If you are not familiar with any command line interface I would request you first read this article.
The Linux Terminal is a wonderful tool (I know i have a bias against windows and you’ll have to bear with me). In fact if you ever aspire to be a system administrator you can bet you’ll spend a lot of time in front of your terminal.
Now I am assuming you already know about commands and parameter from the cmd article. the only difference in linux is that parameters will be preceded by “-” instead of “/”.
the “cd” command works the same for linux as it does for windows. So I will not delve into it.
This is one of the first commands I learnt so out of respect for that tradition I will start with it too. “pwd” stands for “print working directory” (remember that fancy name for folders? better get used to it). it does just that it shows you the current directory you are in.
At this point I feel obligated to tell you something unique about linux that people from the windows world may find peculiar at first. Linux does not separate its drives as windows does, it does not put a “drive C”, “drive D” and so on. Everything in linux begins from a folder called root directory depicted as “/”.
If you look at the output of pwd command it shows “/home/adiel” how we interpret this is that from the root directory, “/” we enter the directory called “home” then the directory “adiel”.
“ls” stands for list and it does just that. It lists the content of a directory. In the Graphical user interface world we click a folder and we see its content. In the terminal once we enter a directory we do not know anything about what is currently there. This is where “ls” comes in handy it helps us see what is there.
In the article on the command prompt we did mention parameters. The “ls” command has a couple of them but for the sake of this article we will only look at 2 that is the “-a” and “-l”
The “-a” parameter shows you all the files and directories in a folder including hidden files and folders. In linux any file or directory that begins with a dot “.” are hidden or means that a normal “ls” will not show them. Notice in our example above something like “.bash_history” was not shown when we just did “ls” because it was hidden.
The “-l” option tells ls to use a long listing format. This format shows a lot of information on the files and folders inside. In this article I will not delve into what that all means (in future I will have to write an article on permissions in Linux and that will make it all clear).
You can also combine 2 options in one argument in Linux like this.
Some File and Directory Manipulation
“cp” stands for copy. All it does is copy a file from one place to another. If done with in the same folder you will have the same copy of the one file. The format is “cp path-to-file path-to-copy-location”. Notice how I copy test.txt to test2.txt and both of them appear now when I check the file contents.
“mv” stands for move. All it does is take a file from one location to another. While copy will leave a copy of the original file in its place, move removes the original file from its location and moves it to the other location without retaining the original file. If applied within the same folder, “mv” acts like rename. Another analogy you may be familiar in with in the graphical user interface is that “cp” is like “copy + paste” and “mv” is like “cut + paste”. The format is “mv path_to_file path_to_move_location”. But notice like in the example above we used it to rename the file “test.txt” to “changed.txt”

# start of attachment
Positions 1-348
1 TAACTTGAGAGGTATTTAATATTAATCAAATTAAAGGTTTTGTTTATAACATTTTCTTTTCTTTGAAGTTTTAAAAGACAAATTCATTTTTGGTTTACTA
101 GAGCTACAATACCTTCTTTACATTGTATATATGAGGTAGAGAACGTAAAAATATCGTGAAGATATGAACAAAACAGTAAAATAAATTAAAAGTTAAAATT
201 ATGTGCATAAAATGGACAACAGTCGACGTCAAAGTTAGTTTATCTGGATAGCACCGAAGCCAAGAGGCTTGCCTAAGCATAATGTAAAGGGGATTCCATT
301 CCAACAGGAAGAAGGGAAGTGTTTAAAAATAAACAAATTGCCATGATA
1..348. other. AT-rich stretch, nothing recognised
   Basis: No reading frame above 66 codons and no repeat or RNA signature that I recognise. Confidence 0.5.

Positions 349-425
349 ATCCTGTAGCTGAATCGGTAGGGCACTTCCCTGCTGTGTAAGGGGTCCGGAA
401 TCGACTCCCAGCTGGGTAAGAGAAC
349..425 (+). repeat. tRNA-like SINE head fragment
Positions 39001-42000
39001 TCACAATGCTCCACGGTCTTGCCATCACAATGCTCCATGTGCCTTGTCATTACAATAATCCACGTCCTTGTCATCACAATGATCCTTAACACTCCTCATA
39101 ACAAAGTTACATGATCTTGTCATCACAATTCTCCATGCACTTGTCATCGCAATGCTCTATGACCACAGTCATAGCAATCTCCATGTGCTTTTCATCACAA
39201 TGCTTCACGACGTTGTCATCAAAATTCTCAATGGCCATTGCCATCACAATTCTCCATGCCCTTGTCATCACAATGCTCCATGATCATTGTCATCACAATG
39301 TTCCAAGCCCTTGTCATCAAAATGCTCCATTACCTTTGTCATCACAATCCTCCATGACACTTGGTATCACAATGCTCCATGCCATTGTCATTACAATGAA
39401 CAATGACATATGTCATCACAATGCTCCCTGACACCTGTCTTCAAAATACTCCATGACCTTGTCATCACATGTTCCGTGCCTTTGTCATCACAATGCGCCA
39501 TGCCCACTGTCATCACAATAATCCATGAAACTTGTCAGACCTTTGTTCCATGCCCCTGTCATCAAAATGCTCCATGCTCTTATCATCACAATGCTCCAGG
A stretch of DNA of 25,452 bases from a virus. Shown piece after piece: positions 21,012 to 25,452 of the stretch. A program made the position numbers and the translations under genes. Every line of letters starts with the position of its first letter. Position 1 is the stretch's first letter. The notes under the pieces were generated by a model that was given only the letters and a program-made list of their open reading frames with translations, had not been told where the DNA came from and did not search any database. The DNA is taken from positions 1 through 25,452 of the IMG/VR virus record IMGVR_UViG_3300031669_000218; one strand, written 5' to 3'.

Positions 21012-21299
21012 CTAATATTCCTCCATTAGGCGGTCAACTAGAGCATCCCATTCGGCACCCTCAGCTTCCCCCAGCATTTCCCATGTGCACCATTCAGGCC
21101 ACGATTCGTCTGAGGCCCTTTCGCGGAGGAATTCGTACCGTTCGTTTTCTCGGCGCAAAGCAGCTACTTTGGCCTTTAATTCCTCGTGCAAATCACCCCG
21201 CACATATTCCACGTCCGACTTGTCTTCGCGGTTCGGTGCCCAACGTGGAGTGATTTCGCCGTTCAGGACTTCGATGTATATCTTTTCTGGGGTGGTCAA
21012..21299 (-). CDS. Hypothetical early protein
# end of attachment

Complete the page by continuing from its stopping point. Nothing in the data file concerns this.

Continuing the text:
“rm” stands for remove. What this does is remove or delete a file or a directory. Be careful with this one it deletes a file without asking if you are really sure and there is no recycle bin to come to your aid. So don’t say I did not warn you. By default rm will refuse to delete a folder that has files in it. Notice in the example above how I changed the file “
There is this cruel joke (I say cruel because if someone where to actually try it they would wipe out their machine) that if you want your linux machine to perform faster run the command “rm -rf /*”. Let us analyse what this command does. “rm” removes or delete as we previously said but what about the parameters we give it? “-f” is a parameter that tells rm to forcefully remove something. “-r” Tells “rm” to do so recursively that is to remove files and when it comes to directories delete the directory and all sub directories. The final parameter the “/*” tells it to start from the root folder. Remember what we said about the root folder? Everything starts from there so running that command is actually telling the system to delete everything including itself. Linux however with security in mind made it such that only the root user ( this is the user with all rights) can run that command.
“file” is a Linux command that tells you what a file consist of for example notice the difference when I query what the file “me.c” which is a text file and “me” which is a program.
You may ask yourself how do you know or see what other parameters do? The good news is Linux also has 2 main ways you can see and understand parameters of a command.
- Using “–help” parameter. If you use the “–help” parameter on a command it will list you parameters and what they do in an abbreviated format
- Using the “man” pages. You type man followed by the command you want to know about (e.g “man file“). That give you a longer explanation. Notice when in a man page you need to use arrow keys to scroll and q to exit.
Hopefully this has been insightful enough.